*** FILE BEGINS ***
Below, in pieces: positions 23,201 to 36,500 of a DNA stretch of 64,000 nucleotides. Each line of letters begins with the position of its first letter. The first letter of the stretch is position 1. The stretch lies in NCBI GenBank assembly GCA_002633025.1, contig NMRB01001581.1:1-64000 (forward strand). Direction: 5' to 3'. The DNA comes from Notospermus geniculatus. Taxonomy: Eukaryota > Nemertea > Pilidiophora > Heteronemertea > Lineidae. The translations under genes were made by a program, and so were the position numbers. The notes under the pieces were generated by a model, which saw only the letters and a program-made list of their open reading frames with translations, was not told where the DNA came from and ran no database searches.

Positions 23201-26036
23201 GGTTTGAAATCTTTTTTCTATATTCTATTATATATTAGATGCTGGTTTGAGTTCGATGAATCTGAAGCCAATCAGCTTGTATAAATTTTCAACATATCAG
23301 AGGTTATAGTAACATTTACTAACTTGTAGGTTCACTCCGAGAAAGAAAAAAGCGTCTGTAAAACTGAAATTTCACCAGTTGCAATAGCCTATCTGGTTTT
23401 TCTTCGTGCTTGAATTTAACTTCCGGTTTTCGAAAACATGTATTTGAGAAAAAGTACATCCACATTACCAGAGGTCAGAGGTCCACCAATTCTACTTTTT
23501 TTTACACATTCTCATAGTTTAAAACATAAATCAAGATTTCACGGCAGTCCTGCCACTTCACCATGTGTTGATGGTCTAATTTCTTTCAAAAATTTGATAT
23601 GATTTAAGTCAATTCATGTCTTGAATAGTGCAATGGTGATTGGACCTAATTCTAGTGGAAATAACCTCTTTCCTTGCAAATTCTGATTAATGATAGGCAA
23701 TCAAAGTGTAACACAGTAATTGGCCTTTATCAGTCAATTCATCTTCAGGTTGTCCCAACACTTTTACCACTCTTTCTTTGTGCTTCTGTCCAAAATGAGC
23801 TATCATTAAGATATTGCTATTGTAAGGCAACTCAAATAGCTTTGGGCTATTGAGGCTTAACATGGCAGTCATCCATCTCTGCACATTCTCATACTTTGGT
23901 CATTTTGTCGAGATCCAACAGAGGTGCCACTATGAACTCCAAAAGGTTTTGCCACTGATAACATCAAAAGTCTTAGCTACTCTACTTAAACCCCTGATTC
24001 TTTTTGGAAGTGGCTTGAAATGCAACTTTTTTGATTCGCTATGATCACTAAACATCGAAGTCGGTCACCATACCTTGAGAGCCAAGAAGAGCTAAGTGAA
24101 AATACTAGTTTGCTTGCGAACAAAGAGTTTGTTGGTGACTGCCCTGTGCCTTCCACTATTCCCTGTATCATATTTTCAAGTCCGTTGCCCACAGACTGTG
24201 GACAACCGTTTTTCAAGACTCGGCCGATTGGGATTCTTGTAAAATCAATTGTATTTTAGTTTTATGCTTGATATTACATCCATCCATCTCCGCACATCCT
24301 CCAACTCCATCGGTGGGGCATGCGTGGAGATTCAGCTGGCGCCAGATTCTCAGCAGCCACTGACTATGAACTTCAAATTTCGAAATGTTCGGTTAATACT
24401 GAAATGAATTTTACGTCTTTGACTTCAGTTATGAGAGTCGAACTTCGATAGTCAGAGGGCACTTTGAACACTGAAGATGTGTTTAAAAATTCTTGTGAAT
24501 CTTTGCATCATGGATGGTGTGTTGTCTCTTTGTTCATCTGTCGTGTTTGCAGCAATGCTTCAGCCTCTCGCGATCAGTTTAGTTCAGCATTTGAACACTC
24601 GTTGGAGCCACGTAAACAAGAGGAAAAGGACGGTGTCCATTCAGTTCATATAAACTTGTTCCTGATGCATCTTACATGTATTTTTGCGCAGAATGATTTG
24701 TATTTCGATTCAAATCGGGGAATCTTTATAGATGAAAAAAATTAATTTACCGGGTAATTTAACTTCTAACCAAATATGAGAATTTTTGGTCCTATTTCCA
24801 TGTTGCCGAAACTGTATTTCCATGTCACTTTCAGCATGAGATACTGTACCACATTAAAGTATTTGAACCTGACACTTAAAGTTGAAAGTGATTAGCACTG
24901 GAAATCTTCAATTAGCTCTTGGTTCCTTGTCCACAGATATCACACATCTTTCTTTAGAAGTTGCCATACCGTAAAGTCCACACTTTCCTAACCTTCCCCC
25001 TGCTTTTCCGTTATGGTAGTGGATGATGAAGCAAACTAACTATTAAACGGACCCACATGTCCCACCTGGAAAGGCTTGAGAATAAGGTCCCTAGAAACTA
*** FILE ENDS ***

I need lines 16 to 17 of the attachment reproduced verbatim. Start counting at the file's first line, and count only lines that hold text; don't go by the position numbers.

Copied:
24501 CTTTGCATCATGGATGGTGTGTTGTCTCTTTGTTCATCTGTCGTGTTTGCAGCAATGCTTCAGCCTCTCGCGATCAGTTTAGTTCAGCATTTGAACACTC
24601 GTTGGAGCCACGTAAACAAGAGGAAAAGGACGGTGTCCATTCAGTTCATATAAACTTGTTCCTGATGCATCTTACATGTATTTTTGCGCAGAATGATTTG